Research presented at this year’s annual meeting of the Radiological Society of North America shows the possible impact of food or housing insecurity on follow-up appointments for breast cancer.
Research presented at this year’s annual meeting of the Radiological Society of North America shows the possible impact of social determinants of health (SDOH) on follow-up appointments for breast cancer. The findings demonstrate a possible link between risk for undiagnosed breast cancer and length of lapse in follow-up appointment.
“Diagnosing breast cancer at an early stage is very important for survival,” said Aaron Afran, a third-year medical student at Boston University School of Medicine (BUSM), in a statement. “Concerning mammography findings lead to the need for additional imaging, such as diagnostic mammography and ultrasound, and there can be a lapse in time between imaging appointments.”
Two groups of women who had breast imaging done at Bostom Medical Center (BMC) between January 2015 and December 2018 had their medical records retrospectively reviewed:
- Group 1 had 4959 women. They had a screening mammography and subsequently were recommended for diagnostic imaging. Their BI-RADS score was 0, the mean age was 59.1 years, and a majority (56.2%) were Black.
- Group 2 had 3028 women. They had diagnostic breast imaging and subsequently were recommended for biopsy. Their BI-RADS score was 4 or 5, the mean age was 60.9 years, and most (57.5%) were Black, as well.
For diagnostic imaging to biopsy, the longest lapses were seen with food (P < .001) and housing insecurity (P < .001), whereas having at least 1 SDOH (P < .001) or transportation issues (P = .0016) was linked with shorter lapses. Between screening mammography and diagnostic imaging, housing and food again exerted the most influence at extending the lapse, at P = .08 and P = .1405, respectively.
All of the women completed the BMC’s THRIVE screening tool, which addresses issues with education, employment, food, affording medications, housing, transportation, utilities, and caregiving. Close to one-third of the patients in both groups (group 1, 30.7%; group 2, 26.9%) had this complete data in their records, which covered from October 2017 to December 2018.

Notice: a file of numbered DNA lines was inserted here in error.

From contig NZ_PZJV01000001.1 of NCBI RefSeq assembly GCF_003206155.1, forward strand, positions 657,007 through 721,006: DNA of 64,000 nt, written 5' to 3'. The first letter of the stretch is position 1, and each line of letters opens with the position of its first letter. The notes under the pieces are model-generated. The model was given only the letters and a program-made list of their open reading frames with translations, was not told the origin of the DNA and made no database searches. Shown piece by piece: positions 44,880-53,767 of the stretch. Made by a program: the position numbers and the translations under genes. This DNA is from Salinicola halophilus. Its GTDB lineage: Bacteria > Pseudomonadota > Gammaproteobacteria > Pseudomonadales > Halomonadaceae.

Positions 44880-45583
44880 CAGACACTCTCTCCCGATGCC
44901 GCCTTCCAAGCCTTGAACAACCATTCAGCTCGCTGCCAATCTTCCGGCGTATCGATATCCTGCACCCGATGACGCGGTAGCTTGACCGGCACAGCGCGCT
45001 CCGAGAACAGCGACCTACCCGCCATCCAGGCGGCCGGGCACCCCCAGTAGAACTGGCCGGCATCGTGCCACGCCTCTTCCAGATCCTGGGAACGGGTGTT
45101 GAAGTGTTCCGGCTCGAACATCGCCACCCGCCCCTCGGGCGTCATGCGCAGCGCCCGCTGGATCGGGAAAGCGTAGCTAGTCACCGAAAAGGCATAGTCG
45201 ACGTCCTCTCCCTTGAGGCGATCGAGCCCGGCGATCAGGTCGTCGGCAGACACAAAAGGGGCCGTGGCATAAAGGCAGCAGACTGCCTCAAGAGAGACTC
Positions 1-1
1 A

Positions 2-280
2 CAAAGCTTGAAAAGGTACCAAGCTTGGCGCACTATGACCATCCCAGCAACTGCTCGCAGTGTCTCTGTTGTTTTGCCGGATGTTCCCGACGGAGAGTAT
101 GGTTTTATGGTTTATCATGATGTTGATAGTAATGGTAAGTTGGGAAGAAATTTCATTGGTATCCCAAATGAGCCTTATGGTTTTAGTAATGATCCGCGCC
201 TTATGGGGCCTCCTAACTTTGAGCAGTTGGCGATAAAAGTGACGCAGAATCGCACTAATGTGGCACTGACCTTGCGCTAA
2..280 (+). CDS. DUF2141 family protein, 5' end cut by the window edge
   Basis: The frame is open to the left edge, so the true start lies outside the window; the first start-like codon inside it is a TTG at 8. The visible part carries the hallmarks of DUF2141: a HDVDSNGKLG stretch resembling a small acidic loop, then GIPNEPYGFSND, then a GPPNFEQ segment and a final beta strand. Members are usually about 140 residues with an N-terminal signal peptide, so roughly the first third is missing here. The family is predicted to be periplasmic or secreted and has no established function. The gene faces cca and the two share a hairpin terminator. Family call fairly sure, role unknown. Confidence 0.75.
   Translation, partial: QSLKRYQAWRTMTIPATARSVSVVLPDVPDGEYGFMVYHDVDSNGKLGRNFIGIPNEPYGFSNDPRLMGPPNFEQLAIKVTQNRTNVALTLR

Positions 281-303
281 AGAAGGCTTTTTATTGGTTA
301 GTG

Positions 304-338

Afran posited that food and housing insecurity are simply more important priorities than imaging appointments among the patients studied.
“To best serve our patient population at a safety-net hospital, we must think creatively about the social factors that are preventing our patients from receiving the best care,” concluded Michael D. Fishman, MD, section chief of breast imaging at Boston Medical Center and the study’s senior author. “Our findings indicate longer lapses between diagnostic imaging and biopsy for patients with unmet social needs, which begs the question: are unmet social needs associated with some amount of breast cancer mortality that could have been prevented?”
Previous research mirrors their findings, reported Afran, in that the issue of later breast cancer stage at diagnosis has been shown to be influenced by poverty, lack of education, and social isolation.
Suggested areas of future study include analyzing the effects of these findings on survival and those of specific interventions.
Afran A, Donghoon S, LeBedis C, Fishman MDC. The impact of social determinants of health on breast imaging utilization. Presented at: RSNA 2020; November 29-December 5, 2020. https://press.rsna.org/pressrelease/2020_resources/2227/video_4.mp4